Q. Sen. Marco Rubio, a Republican presidential candidate, is reportedly a communicant at daily Mass. He also attends worship services at a Protestant “megachurch” on weekends. Though it would not be Christian to judge what is in his heart, is there anything unlawful about such “dual worship” — or, for that matter, about a Catholic who sprinkles his/her worship practices with services at various Protestant churches in addition to Catholic Mass? (Jacksonville, Florida)
A. I have, of course, no personal knowledge of the religious beliefs or practices of Sen. Rubio. Like you, I have read that he often visits Miami’s Christ Fellowship, a Southern Baptist congregation, but that he finds his religious home in Catholic parishes in Washington DC, and in Florida.
I also understand that he was raised a Catholic as a child in Florida, became a practicing Mormon when his family moved to Las Vegas and then a Catholic again when they returned to Florida. I have read that, in the year 2000, he began to attend the Miami megachurch with his wife and worshipped nowhere else for four years, but that he missed receiving the Eucharist and returned once more to regular Catholic worship. (Rubio is quoted by Religious News Service as saying: “I craved, literally, the most Blessed Sacrament, holy Communion, the sacramental point of contact between the Catholic and the liturgy of heaven.”
In 2012, he explained: “I’m a Roman Catholic. I’m theologically in line with the Roman Catholic Church. I believe in the authority of the church.” But because of the value which he finds in other religions, he and his family often still attend Saturday night worship at Christ Fellowship, and he has particular praise for that congregation’s strong preaching and children’s programs, he said.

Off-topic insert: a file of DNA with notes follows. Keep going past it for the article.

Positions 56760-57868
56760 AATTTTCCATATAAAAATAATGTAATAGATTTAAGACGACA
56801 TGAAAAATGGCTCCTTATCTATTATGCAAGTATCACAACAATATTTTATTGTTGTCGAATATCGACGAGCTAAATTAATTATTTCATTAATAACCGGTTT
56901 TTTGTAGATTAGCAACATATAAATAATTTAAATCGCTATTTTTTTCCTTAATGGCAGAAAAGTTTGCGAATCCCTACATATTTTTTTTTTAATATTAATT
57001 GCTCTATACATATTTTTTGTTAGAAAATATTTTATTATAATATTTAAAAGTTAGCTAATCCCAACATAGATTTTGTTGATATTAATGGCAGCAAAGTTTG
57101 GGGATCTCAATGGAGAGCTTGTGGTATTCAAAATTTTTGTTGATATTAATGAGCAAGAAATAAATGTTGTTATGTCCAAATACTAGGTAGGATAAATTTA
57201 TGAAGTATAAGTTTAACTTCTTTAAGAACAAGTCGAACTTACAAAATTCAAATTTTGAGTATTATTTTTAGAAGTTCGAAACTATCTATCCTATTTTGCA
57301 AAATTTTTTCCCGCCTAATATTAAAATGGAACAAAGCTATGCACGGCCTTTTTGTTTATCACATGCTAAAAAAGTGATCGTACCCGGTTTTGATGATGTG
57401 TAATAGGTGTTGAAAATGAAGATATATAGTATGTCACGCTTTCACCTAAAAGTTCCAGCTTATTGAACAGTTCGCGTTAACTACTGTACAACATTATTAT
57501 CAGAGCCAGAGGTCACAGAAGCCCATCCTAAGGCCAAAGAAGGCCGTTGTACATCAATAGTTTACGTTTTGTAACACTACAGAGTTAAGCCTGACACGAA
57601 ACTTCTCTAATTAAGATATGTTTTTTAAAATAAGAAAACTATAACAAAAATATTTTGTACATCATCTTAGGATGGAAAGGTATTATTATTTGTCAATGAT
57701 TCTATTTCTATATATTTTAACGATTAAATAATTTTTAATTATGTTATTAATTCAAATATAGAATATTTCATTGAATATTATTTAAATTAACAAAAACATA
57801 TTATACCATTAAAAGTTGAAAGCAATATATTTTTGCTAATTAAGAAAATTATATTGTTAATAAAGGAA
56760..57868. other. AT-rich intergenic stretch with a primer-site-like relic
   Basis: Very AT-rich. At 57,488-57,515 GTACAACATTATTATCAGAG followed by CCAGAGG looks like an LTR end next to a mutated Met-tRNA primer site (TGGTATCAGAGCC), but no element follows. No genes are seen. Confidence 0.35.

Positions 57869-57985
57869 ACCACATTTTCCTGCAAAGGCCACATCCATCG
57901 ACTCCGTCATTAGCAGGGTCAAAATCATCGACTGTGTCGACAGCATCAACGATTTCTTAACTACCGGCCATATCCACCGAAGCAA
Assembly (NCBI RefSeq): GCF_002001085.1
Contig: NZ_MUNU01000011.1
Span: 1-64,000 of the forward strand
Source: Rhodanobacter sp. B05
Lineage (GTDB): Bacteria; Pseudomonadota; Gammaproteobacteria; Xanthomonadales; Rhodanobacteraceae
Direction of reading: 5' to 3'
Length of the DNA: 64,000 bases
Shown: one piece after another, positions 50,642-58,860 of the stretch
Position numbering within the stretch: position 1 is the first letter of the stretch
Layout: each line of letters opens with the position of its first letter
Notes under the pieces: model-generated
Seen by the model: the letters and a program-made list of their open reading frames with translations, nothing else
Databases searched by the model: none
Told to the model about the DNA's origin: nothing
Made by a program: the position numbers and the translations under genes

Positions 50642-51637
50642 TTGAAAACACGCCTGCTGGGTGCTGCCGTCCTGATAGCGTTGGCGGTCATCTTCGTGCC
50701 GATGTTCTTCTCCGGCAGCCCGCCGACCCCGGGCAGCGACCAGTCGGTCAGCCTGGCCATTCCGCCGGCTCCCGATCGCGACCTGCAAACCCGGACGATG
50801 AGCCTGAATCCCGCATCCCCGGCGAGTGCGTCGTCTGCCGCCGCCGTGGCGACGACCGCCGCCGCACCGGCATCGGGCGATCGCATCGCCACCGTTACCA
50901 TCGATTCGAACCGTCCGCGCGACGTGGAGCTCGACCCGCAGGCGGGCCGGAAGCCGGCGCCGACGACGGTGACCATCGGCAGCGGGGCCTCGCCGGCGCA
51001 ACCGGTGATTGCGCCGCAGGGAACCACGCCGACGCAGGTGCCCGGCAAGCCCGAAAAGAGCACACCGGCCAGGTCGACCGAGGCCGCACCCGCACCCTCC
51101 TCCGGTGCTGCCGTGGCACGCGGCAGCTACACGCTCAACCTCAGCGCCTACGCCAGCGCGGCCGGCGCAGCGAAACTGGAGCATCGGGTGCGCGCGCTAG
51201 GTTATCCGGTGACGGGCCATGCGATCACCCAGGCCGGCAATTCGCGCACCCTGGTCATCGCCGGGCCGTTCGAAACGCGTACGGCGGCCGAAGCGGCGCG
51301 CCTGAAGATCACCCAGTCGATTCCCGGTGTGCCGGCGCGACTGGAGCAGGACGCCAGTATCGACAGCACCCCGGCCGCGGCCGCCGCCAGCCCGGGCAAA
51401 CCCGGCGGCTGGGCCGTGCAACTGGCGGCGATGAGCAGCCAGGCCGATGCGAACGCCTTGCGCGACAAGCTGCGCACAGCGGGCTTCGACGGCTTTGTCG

There is a difference between simply drawing value from other religious traditions and actually blending those traditions. The teaching of the Catholic Church does not envision the sort of equal apportionment of time that you suggest by the term “dual worship.”
One’s fundamental allegiance must to be to one tradition or another, and Sen. Rubio professes that he now finds his spiritual center in Catholicism.
In a 2009 survey, the Pew Research Center’s Forum on Religion & Public Life found that one-fifth of American Catholics say they sometimes attend non-Catholic services. That could range, of course, from occasional presence at weddings or funerals to more regular attendance — such as in the case of a mixed marriage where one partner honors his or her Catholic obligation to regular Sunday Mass but might also accompany the spouse to a non-Catholic service.
Q. Somewhere in the Scriptures, it quotes Jesus as saying that “my house has many rooms.” I’m wondering what he meant — does it mean that not all of us in heaven will see God? (Cedar Lake, Indiana)
A. The passage to which you refer comes in John’s Gospel (14:2), during Christ’s discourse to the apostles at the Last Supper. In the New American Bible (which is the version from which our Mass readings are taken), it is translated: “In my Father’s house there are many dwelling places.”
The quote is subject to various interpretations, but no scriptural commentator, to my knowledge, takes it to mean that some of those in heaven will not see God.
Most commonly, it is seen as offering reassurance to the apostles that they will eventually be reunited with Christ even after death. Quite likely, they were worried that Jesus was abandoning them, and he endeavored to comfort them with the knowledge that there was ample room for them in his Father’s house, to which he would soon return.
Notice that in the very next verse, Jesus says that he is going to prepare a place for them and that he will come back to take them there.